Due to the many changes from RHEL7 to RHEL8, the EPEL-8 support has been slow. The EPEL-8 bring-up is being done via a multi-phase roll-out.

  • Fedora Community Action and Impact Coordinator (FCAIC)

    I’ve decided to move on from my role as the Fedora Community Action and Impact Coordinator (FCAIC). This was not an easy decision to make. I am proud of the work I have done in Fedora over the last three years and I think I have helped the community move past many challenges. I could NEVER have done all of this without the support and assistance of the community!

    As some of you know, I have been covering for some other roles in Red Hat for almost the last year. Some of these tasks have led to some opportunities to take my career in a different direction. I am going to remain at Red Hat and on the same team with the same manager, but with a slightly expanded scope of duties. I will no longer be day-to-day on Fedora and will instead be in a consultative role as a Community Architect at Large. This is a fancy way of saying that I will be tackling helping lots of projects with various issues while also working on some specific strategic objectives.

Canonical and IBM/Red Hat Strategy on Servers

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Red Hat
Server
Ubuntu
  • Inside the Canonical Container Strategy

    Canonical continues to pursue a somewhat bifurcated approach to containers by announcing support for Kubernetes 1.15 while continuing to advance Snaps as an application container that enables software deployment via a single click.

    For example, Canonical recently announced in collaboration with DJI that Snaps will be supported on an instance of Ubuntu embedded in Manifold 2 drones manufactured by DJI. While that approach will make it easier to deploy containerized applications on a type of embedded system, Snaps—for the moment, at least—mostly only runs on Ubuntu.

    Docker, in contrast, provides what Canonical describes as “process containers,” which typically are immutable and share some libraries across all containers in execution. Docker registries are optional and typically contain a loose collection of Docker images identifiable by hash or tags. That approach makes it possible to run containerized applications across multiple operating systems. However, within organizations that have standardized on Ubuntu, Canonical is making the case for an application container in the form of Snaps.

    Canonical is trying to drum up support for Snaps on multiple distributions of Linux with mixed success. Most recently, it made available Snapd, a service that individual developers can employ to run Snaps on other Linux distributions. Support for Snaps running on Linux distributions other than Ubuntu generally is limited to what’s provided by Canonical, which tends to limit enthusiasm. It’s also worth noting that alternative application packaging technologies in the form of AppImage and Flatpak have been around longer than Snaps.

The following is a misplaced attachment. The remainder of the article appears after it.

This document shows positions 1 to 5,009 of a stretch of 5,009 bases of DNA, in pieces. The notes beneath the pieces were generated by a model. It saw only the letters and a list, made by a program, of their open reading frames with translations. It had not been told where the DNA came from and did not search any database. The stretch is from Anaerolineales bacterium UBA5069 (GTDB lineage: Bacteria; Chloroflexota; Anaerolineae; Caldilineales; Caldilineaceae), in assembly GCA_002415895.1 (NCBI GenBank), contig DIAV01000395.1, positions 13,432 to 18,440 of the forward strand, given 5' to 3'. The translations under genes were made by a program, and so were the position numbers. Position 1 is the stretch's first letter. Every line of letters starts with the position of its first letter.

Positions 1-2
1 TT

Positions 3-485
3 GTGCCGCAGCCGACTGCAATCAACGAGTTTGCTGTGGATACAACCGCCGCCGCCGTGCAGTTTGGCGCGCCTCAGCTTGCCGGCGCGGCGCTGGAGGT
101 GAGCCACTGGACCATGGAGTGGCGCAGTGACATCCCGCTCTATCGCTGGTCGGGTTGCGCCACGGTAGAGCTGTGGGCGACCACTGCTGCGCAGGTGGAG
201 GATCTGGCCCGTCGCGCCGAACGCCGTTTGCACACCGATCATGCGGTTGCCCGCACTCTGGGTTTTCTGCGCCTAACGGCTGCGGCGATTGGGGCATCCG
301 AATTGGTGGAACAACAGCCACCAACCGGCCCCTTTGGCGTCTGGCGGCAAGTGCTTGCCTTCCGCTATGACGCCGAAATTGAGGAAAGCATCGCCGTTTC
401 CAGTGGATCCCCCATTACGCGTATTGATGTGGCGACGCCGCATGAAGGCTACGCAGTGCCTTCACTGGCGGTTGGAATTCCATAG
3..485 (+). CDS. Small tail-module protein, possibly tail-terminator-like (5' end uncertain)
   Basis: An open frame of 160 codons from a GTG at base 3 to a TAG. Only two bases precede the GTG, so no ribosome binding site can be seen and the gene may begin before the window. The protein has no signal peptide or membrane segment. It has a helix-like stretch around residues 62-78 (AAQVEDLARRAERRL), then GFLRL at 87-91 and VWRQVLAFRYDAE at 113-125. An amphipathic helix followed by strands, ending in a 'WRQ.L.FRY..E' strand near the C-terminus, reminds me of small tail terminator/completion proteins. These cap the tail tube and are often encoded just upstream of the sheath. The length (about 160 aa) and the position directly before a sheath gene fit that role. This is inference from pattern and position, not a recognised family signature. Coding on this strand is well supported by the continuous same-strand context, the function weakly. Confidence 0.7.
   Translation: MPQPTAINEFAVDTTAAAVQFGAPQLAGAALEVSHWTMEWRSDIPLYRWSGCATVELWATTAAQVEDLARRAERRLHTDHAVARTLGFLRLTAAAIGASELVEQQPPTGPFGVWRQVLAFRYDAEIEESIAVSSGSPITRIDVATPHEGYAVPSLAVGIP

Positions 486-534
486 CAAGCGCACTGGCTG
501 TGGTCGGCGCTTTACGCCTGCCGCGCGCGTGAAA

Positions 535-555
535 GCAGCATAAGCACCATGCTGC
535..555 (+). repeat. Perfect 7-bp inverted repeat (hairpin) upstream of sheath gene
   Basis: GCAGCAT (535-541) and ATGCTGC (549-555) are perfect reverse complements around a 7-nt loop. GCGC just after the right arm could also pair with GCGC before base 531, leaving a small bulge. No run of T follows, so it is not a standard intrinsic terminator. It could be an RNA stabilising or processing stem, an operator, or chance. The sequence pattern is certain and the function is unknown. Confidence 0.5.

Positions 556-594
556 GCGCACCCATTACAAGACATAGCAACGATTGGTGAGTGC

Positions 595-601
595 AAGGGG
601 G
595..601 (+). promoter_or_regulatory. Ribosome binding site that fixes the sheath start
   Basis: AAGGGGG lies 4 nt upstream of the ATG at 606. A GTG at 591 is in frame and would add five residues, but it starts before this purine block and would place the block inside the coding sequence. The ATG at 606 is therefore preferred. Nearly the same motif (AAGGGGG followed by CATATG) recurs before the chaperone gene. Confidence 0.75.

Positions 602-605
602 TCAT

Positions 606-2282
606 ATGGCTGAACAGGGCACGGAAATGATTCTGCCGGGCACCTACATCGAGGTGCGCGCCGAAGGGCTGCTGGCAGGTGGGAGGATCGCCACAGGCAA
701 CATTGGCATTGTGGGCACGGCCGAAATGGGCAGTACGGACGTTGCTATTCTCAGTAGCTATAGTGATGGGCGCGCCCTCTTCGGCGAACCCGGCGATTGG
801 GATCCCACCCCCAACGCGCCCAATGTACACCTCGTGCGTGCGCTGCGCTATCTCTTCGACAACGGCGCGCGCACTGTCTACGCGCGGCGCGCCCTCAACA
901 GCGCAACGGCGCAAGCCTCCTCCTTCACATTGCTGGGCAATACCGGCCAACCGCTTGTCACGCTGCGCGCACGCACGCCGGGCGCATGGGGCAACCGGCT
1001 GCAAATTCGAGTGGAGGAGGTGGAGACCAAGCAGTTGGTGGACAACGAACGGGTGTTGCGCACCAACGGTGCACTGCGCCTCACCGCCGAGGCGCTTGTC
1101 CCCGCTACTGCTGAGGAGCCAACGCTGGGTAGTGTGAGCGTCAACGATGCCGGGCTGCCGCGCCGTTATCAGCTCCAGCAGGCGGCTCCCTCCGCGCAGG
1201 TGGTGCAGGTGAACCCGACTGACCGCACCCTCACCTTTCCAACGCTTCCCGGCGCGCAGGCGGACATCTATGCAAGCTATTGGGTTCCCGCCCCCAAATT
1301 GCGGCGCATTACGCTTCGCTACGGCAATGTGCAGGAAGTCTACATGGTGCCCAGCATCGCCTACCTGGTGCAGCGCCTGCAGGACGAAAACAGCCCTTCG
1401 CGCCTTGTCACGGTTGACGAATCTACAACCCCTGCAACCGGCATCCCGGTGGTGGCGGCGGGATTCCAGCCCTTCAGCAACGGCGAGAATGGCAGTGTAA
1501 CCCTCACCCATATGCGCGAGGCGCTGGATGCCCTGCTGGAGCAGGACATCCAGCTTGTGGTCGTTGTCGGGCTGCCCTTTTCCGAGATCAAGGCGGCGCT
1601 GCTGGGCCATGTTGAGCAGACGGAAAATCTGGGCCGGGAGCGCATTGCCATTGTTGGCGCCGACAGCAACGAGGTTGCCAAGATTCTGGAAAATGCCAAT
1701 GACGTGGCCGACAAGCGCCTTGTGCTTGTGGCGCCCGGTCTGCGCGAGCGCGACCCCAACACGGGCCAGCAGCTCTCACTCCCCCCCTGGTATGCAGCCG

• CEO Ginni Rometty: Red Hat's open-source software 'is a play that helps all of IBM'

    IBM on Tuesday closed on its $34 billion cash acquisition of Red Hat.

Leftovers: OpenSUSE, SUSE and Red Hat

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SUSE
  • openSUSE.Asia Summit 2019 Logo Competition Winner

    The votes are in and the openSUSE Project is happy to announce that the openSUSE.Asia Summit 2019 logo competition winner is Hervy Qurrotul from Indonesia. Congratulations Hervy! As the winner, Hervy will receive a “mystery box” from the committee.

    On this logo competition, we have 18 submissions from all over the world. All the designs are great. This logo competition is voted by openSUSE.Asia Committee and Local Team. Thank you for your vote.

  • Cloud Application Platform vs Container as a Service vs VM hosted application

    In the “old days,” applications were always hosted in a traditional way on a physical server or a group of physical servers. However, physical servers are expensive, hard to maintain and hard to grow and scale. That’s when virtual machines (VM) grew in popularity. VMs provided a better way to maintain, grow and scale. That is, they were easier to backup and restore and migrate from one region to another and they were easier to replicate across multiple domains/zones/regions.